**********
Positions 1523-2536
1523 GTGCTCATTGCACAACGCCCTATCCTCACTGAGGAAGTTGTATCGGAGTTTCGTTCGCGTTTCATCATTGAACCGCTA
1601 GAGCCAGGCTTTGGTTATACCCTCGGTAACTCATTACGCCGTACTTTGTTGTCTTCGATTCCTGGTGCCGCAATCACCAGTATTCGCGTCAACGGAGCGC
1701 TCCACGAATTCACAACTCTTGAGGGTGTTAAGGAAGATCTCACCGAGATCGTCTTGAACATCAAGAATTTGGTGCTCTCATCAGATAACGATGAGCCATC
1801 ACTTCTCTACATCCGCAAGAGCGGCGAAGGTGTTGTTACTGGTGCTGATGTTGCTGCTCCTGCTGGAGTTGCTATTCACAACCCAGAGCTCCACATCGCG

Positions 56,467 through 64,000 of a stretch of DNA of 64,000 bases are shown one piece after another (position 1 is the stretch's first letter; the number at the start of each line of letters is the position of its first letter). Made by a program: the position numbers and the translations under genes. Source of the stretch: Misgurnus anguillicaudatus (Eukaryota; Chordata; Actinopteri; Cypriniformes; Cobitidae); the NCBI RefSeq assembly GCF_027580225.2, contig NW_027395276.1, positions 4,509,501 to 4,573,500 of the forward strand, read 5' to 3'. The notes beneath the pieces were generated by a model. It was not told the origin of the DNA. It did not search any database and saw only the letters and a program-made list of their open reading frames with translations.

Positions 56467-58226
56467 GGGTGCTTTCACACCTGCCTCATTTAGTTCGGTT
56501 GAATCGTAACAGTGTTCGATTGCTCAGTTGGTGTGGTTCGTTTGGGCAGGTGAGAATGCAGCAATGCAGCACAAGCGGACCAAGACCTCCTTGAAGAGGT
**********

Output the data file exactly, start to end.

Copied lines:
Positions 1523-2536
1523 GTGCTCATTGCACAACGCCCTATCCTCACTGAGGAAGTTGTATCGGAGTTTCGTTCGCGTTTCATCATTGAACCGCTA
1601 GAGCCAGGCTTTGGTTATACCCTCGGTAACTCATTACGCCGTACTTTGTTGTCTTCGATTCCTGGTGCCGCAATCACCAGTATTCGCGTCAACGGAGCGC
1701 TCCACGAATTCACAACTCTTGAGGGTGTTAAGGAAGATCTCACCGAGATCGTCTTGAACATCAAGAATTTGGTGCTCTCATCAGATAACGATGAGCCATC
1801 ACTTCTCTACATCCGCAAGAGCGGCGAAGGTGTTGTTACTGGTGCTGATGTTGCTGCTCCTGCTGGAGTTGCTATTCACAACCCAGAGCTCCACATCGCG

Positions 56,467 through 64,000 of a stretch of DNA of 64,000 bases are shown one piece after another (position 1 is the stretch's first letter; the number at the start of each line of letters is the position of its first letter). Made by a program: the position numbers and the translations under genes. Source of the stretch: Misgurnus anguillicaudatus (Eukaryota; Chordata; Actinopteri; Cypriniformes; Cobitidae); the NCBI RefSeq assembly GCF_027580225.2, contig NW_027395276.1, positions 4,509,501 to 4,573,500 of the forward strand, read 5' to 3'. The notes beneath the pieces were generated by a model. It was not told the origin of the DNA. It did not search any database and saw only the letters and a program-made list of their open reading frames with translations.

Positions 56467-58226
56467 GGGTGCTTTCACACCTGCCTCATTTAGTTCGGTT
56501 GAATCGTAACAGTGTTCGATTGCTCAGTTGGTGTGGTTCGTTTGGGCAGGTGAGAATGCAGCAATGCAGCACAAGCGGACCAAGACCTCCTTGAAGAGGT